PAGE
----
- The development approaches sustainability holistically with many green features including: solar panels and photovoltaic outdoor art; native vegetation and relocated trees; a district-scale stormwater management system; reclaimed water use; diversion of more than 63,000 tons of construction and demolition debris; and 83,505 tons of carbon from landfills as of 2016.
- Austin Energy’s Mueller Energy Center provides: chilled water cooling for 994,468 square feet of commercial buildings; steam for sterilization and onsite electric production to Seton’s Dell Children’s Medical Center; and 232 kW of solar energy capacity on AEGB commercial rated buildings.
- Reclaimed water usage provides: a savings of 24.7M gallons in irrigation; and indoor flushing fixtures at Mueller Central, Mueller Diamond, Frost Bank, AISD Performing Arts Center, and the H-E-B grocery store.
Points of Interest
Austin Energy Headquarters
4815 Mueller Boulevard
Designed for LEED Platinum (U.S. Green Building Council), AEGB 5-Star (Austin Energy Green Building), and WELL Building Certification
Architect: ELS Architecture; Page Southerland Page, Inc.
Landscape Architect: Coleman & Associates
Austin Energy Headquarters is a four-story 275,000-square-foot office building that houses approximately 1,000 employees. Shaded by a 647.4 kW-dc solar array, the building is a model for green building and maximizes connections to the outdoors, daylight, circulation, and social interaction for a holistic approach to occupant wellness. A central social stair allows for chance interactions and promotes healthy movement for staff and visitors. A shaded terrace and courtyard provide outdoor gathering spaces for various activities.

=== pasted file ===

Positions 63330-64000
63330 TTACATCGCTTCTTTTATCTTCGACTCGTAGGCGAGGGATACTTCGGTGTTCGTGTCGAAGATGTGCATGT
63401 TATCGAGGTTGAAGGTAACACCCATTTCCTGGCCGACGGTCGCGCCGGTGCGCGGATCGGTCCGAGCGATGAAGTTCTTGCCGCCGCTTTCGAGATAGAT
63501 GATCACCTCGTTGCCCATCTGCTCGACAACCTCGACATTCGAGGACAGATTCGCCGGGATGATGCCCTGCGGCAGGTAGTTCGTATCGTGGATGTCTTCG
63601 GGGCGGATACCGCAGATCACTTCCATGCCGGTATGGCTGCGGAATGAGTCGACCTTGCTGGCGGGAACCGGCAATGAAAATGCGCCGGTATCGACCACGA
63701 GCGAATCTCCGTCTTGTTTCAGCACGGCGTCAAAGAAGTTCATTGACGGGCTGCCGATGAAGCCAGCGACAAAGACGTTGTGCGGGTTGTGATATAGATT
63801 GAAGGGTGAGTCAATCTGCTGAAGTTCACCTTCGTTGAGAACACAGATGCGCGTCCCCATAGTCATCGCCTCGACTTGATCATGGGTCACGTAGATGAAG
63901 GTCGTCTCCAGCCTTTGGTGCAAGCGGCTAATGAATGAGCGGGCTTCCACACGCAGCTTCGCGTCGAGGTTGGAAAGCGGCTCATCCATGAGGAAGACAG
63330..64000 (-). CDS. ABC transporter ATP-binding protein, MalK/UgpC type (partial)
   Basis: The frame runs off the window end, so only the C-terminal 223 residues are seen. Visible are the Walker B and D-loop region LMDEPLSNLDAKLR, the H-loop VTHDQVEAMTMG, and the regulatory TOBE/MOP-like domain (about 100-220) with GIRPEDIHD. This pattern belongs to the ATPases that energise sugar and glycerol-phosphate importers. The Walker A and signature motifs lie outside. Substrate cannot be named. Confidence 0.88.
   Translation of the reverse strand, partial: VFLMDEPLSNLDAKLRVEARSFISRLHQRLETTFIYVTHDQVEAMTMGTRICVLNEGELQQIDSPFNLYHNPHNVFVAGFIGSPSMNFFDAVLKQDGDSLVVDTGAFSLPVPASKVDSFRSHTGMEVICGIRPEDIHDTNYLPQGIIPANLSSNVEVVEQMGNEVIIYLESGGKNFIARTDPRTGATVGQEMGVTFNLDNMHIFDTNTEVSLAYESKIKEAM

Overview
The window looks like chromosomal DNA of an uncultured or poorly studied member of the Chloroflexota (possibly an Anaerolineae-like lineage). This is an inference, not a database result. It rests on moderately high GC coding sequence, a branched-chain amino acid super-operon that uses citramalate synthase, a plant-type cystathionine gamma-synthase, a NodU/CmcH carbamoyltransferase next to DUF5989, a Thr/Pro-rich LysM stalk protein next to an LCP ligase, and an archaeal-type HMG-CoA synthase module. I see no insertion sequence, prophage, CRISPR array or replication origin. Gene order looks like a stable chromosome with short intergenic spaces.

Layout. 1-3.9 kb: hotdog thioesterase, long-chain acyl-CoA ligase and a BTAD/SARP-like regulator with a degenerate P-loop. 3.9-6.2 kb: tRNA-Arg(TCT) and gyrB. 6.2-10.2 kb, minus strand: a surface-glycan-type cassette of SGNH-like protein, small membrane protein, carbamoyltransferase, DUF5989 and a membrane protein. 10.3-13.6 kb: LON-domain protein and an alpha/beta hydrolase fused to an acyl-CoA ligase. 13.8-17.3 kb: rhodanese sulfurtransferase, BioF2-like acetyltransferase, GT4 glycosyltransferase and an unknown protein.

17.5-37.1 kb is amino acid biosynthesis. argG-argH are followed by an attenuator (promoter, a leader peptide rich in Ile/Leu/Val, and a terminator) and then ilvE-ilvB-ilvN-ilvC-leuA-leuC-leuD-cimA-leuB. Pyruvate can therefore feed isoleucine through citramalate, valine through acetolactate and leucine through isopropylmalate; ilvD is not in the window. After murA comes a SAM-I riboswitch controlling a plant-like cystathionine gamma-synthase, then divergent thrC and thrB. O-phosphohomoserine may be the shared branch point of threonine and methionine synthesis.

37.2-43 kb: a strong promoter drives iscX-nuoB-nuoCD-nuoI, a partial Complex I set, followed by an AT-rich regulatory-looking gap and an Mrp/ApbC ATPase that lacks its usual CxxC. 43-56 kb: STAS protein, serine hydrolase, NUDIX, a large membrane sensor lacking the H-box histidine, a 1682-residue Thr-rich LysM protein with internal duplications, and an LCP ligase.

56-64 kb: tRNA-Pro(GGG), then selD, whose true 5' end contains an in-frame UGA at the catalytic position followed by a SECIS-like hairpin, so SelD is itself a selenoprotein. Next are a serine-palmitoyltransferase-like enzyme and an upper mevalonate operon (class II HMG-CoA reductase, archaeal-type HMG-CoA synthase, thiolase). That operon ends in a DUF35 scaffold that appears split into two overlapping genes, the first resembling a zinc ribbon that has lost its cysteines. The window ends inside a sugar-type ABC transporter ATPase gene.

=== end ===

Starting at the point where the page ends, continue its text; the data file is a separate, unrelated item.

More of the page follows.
Branch Park Pavilion
2006 Philomena Street
Architect: Lawrence Group
Builder: Engen Contracting, Inc.
Mary Elizabeth Branch Park
2006 Philomena Street
SITES Certified (The Sustainable SITES Initiative)
Landscape Architect: Design Workshop
Builder: Rupert Landscape
The 3.5-acre Mary Elizabeth Branch Park is designed to accommodate multi-generational use with a creative children’s playground, dog park, sand volleyball courts, an interactive waterscape, shaded picnic space, and a large open lawn. A rain garden treats stormwater runoff and provides a garden setting for seating. The Branch Pavilion connects directly to the park with large openings making it an indoor/outdoor space for a farmer’s market, celebrations, and community events.
1901 E 51st Street
Style: Contemporary (Adaptive Reuse; former National Guard Armory)
AISD Performing Arts Center
1500 Barbara Jordan Boulevard
Architect: Miró Rivera Architects; Pfluger Associates Architects
Builder: American Constructors, Inc.
Seton’s Dell Children’s Medical Center and South Tower addition
4900 Mueller Boulevard
First LEED Platinum hospital in North America, AEGB 5-Star
Architect: Karlsberger Architecture (base building); Polkinghorn Group Architects (South Tower)
Landscape Architect: TBG Partners
Builder: White Construction (base building); The Beck Group (South Tower)
Mueller Control Tower (remaining) and Terminal (demolished)
3900 block of Berkman Drive
1959 Progressive Architecture Awards
Style: Mid Century Modern
Architect: Fehr and Granger
Atelier Wong Photography (1-5); Riley Triggs, AIA (6-8); Austin History Center (9-11)